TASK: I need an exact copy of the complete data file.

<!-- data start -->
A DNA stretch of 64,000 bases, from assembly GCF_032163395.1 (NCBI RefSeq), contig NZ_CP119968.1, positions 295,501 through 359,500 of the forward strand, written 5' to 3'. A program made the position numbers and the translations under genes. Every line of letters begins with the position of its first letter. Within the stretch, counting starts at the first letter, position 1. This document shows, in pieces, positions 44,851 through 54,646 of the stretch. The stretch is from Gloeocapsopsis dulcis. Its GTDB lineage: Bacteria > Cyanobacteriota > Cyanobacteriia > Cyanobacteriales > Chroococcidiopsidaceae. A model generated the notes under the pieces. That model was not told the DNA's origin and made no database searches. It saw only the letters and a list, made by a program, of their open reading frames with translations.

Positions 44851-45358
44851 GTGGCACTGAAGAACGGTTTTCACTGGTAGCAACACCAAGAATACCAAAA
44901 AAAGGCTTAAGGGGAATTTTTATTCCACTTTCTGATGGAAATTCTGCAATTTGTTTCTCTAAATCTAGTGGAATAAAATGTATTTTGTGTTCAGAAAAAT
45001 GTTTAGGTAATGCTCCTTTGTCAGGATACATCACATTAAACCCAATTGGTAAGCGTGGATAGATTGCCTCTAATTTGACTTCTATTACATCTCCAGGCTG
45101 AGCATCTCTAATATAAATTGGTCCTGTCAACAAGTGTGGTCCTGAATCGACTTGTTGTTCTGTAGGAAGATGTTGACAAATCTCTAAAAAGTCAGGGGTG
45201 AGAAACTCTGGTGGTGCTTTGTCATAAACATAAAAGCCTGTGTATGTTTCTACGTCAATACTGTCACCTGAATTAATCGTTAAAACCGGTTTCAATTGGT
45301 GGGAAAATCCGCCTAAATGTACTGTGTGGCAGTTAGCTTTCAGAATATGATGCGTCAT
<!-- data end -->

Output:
A DNA stretch of 64,000 bases, from assembly GCF_032163395.1 (NCBI RefSeq), contig NZ_CP119968.1, positions 295,501 through 359,500 of the forward strand, written 5' to 3'. A program made the position numbers and the translations under genes. Every line of letters begins with the position of its first letter. Within the stretch, counting starts at the first letter, position 1. This document shows, in pieces, positions 44,851 through 54,646 of the stretch. The stretch is from Gloeocapsopsis dulcis. Its GTDB lineage: Bacteria > Cyanobacteriota > Cyanobacteriia > Cyanobacteriales > Chroococcidiopsidaceae. A model generated the notes under the pieces. That model was not told the DNA's origin and made no database searches. It saw only the letters and a list, made by a program, of their open reading frames with translations.

Positions 44851-45358
44851 GTGGCACTGAAGAACGGTTTTCACTGGTAGCAACACCAAGAATACCAAAA
44901 AAAGGCTTAAGGGGAATTTTTATTCCACTTTCTGATGGAAATTCTGCAATTTGTTTCTCTAAATCTAGTGGAATAAAATGTATTTTGTGTTCAGAAAAAT
45001 GTTTAGGTAATGCTCCTTTGTCAGGATACATCACATTAAACCCAATTGGTAAGCGTGGATAGATTGCCTCTAATTTGACTTCTATTACATCTCCAGGCTG
45101 AGCATCTCTAATATAAATTGGTCCTGTCAACAAGTGTGGTCCTGAATCGACTTGTTGTTCTGTAGGAAGATGTTGACAAATCTCTAAAAAGTCAGGGGTG
45201 AGAAACTCTGGTGGTGCTTTGTCATAAACATAAAAGCCTGTGTATGTTTCTACGTCAATACTGTCACCTGAATTAATCGTTAAAACCGGTTTCAATTGGT
45301 GGGAAAATCCGCCTAAATGTACTGTGTGGCAGTTAGCTTTCAGAATATGATGCGTCAT